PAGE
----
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School of Art
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by Ann Davis.


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by Oliver A.I. Botar.


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of Winston Leathers' work.


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Winston Leathers
Winston Leathers Work


ABOVE: Winston Leathers. Cosmic Variation/From a Summer Order System. 1971. serigraph on paper (11/20), 41.5 x 50.5 cm (unframed). Collection of University of Winnipeg; gift of Winston & Kathleen Leathers.

An Interview with Winston Leathers, April 2004

by Cliff Eyland

(Note: This is an edited transcription of Leathers’ last interview. Unfortunately, we were unable to continue the interview because of Winston’s untimely death. - CE)

Cliff Eyland: You have generously donated your work to Gallery One One One of the University of Manitoba and Gallery 1C03 at the University of Winnipeg, and we are having a two-venue exhibition of some of these works in March 2005. Why have you donated your work to Gallery One One One and Gallery 1C03?

Winston Leathers: I am concerned that the original intent of my donation is lost.

Eyland: Why?

Winston Leathers: We need a new building. My work is part of it but I don’t want that to get lost. In the 1950s when you were in a drawing class as a student, the teachers, who were mostly American by the way, encouraged us to trade with our peers. For example Robert Nelson encouraged this. We all built up really good collections of works by our peers. Fifty years later it is time to set up an opportunity for institutions to get these collections. I set up my donations to the Winnipeg Art Gallery, Gallery ICO3 and Gallery One One One so that there were works that I collected by Bruce Head, Frank Mikuska and others to represent what was going on at the time, plus critical pieces of work that I made myself over fifty years.

The School of Art supported printmaking and I want a historical education for today’s students. I want to use this approach as a test case for my peers so that the Winnipeg Art Gallery, Gallery One One One and Gallery 1C03 can house this information so that there is a consistency for students. The importance of this work should be recognized and the contribution that we have made should be recognized. My dream is that all this should be documented in terms of a historical file for scholars. There’s the mandate: here is a body of work made over fifty years and I don’t want to isolate any part of it.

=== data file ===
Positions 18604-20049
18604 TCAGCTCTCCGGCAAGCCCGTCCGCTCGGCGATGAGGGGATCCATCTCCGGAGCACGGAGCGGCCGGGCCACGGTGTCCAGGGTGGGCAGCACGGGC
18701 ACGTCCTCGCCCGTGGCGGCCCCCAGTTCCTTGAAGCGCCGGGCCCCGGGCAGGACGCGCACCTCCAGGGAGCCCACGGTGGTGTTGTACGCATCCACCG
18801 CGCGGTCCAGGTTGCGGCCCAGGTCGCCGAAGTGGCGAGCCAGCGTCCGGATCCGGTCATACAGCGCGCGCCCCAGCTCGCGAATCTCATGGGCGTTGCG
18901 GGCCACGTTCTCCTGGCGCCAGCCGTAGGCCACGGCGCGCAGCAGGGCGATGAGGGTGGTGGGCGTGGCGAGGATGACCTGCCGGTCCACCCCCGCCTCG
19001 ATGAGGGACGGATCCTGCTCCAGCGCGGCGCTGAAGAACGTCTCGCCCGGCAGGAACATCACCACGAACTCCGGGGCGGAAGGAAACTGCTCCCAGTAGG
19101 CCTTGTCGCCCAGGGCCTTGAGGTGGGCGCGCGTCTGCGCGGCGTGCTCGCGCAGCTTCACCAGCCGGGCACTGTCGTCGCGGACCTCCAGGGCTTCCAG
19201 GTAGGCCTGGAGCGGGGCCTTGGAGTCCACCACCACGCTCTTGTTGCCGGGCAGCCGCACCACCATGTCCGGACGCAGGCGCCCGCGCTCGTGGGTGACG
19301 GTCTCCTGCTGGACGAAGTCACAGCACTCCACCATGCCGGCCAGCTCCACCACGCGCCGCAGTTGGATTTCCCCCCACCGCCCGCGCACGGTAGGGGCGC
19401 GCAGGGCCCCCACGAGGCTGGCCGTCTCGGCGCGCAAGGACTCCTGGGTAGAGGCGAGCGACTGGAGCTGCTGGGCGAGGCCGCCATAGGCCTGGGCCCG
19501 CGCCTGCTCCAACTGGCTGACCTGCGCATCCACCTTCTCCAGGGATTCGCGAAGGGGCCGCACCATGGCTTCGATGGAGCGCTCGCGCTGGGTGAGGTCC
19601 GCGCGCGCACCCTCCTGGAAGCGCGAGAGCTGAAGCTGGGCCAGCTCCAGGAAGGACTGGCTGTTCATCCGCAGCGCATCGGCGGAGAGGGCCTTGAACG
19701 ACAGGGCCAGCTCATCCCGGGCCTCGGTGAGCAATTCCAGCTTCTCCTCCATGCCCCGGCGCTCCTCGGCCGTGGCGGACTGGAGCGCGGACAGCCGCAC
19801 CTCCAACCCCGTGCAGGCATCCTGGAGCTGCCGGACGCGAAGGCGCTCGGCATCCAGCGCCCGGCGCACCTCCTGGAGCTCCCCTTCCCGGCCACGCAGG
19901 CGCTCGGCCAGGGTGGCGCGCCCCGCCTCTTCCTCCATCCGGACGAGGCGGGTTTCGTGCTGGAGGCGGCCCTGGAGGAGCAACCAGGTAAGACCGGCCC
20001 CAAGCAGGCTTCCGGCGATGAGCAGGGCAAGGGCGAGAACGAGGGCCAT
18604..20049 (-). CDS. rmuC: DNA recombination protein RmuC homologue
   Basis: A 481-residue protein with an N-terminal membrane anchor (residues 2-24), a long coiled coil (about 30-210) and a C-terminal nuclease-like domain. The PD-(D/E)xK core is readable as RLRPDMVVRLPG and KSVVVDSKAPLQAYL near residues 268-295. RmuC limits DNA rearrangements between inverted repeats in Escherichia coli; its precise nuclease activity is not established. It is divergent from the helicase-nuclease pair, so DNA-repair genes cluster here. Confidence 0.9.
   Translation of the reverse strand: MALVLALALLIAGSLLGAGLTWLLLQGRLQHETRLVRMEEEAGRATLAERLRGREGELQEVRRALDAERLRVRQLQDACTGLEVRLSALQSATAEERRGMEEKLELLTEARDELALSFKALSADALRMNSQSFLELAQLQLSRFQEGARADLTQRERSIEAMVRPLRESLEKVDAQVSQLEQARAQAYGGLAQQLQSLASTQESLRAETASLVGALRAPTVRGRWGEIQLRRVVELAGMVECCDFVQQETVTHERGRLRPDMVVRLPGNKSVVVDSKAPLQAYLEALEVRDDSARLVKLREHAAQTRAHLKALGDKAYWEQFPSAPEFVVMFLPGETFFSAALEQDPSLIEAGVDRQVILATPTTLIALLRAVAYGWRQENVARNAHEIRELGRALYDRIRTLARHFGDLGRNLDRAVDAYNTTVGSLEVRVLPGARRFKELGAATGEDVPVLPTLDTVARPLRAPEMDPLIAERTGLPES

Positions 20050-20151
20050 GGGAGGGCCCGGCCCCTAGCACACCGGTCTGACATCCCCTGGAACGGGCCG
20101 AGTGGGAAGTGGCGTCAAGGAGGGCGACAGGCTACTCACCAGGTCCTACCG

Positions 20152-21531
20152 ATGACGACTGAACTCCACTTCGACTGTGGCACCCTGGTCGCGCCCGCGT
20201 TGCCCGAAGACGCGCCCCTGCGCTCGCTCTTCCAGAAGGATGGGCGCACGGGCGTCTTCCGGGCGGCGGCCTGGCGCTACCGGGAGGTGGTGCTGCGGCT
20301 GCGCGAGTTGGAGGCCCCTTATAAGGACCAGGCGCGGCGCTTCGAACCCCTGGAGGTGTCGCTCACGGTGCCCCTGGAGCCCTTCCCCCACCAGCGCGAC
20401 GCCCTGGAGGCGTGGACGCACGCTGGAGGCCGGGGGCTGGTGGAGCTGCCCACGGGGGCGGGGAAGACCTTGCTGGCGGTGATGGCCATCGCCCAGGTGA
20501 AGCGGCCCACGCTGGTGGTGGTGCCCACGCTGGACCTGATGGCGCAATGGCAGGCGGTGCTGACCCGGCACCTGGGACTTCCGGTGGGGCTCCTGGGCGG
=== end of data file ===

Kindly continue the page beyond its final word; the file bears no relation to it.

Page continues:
Because of my 24 years as a teacher in the Faculty of Architecture [at the University of Manitoba] I wanted to make sure that that collection, which includes Bruce Head and Mikuska and others, is preserved. When Dan Meto was here he wanted to establish a collection building were it would come under one roof. Grace Thompson (of Gallery One One One) tried to put it all under one roof. The Winnipeg Art Gallery’s Pat Bovey, when she was at the University of Winnipeg, began the process to make a house. The other person who identified with this idea was Sarah McKinnon of the University of Winnipeg.

Cliff Eyland: What do you mean by a "house"?

Winston Leathers: I’m talking about chair or a department that gives significance to a subject, like the [University of Manitoba’s] Icelandic Department. The mandate would be that there would be a chair, by that I mean an academic, who would deal with this work, an academic department or a “house” that has a mandate from its board of governors, or an art historian or conservator that would only deal with this collection of work. The Winnipeg Art Gallery has not done it, but the Norman McKenzie Art Gallery has done a first class job with a heck of a pile of material [given to the University of Saskatchewan and the Norman MacKenzie Gallery]. Pat Bovey and Sarah McKinnon once had hope that this could happen here at a certain point in our careers, and since then I’ve called a moratorium on sending this material outside of Manitoba.

Again, I am using myself as a test case to establish all this before it is too late for my peer group to have a framework for the work so that the work will not leave the province.

Why am I talking to you this way? It’s because I don’t like the idea of Leathers being singled out. I’d like to see the mandate respected so I’d like to see some other work by Bruce Head, Frank Mikuska, Wilson, McCloy, Kucera , Bowman, Ken Esler, Roland Wise, Robert Nelson, Tascona -- all the people at the School of Art during the 1950s on show. That’s why I thought that there should be some in fill of work that they did not have.

Cliff Eyland: Let’s talk about your work. What about the [Hidden Landscape] series?

Winston Leathers: There was an essay by Dr Bill Thompson of the Faculty of Architecture that talks about that work and all the technology based on the new microscope at the Faculty of Medicine that was used. It’s all there. I used a whole sabbatical to work with it.

Cliff Eyland: What about your invention of the collograph technique of printmaking?

Winston Leathers: We invented the collograph technique in Winnipeg. There was a major exhibition of them curated by Elli-Marie Hearth ( her married name is now Hamlyn and she was a curator in Peterborough, Ontario) and that was my first major exhibition of prints. The collographs and plates that were given to the School of Art date are from the 1960s and that was when they were done. That was the start (Esler and I did it together). Now the Nickle [Arts Museum] in Calgary has Esler’s work and other works are in the Gallery One One One collection. The work that went to the University of Winnipeg was from the 1970s and the paintings went to the Winnipeg Art Gallery.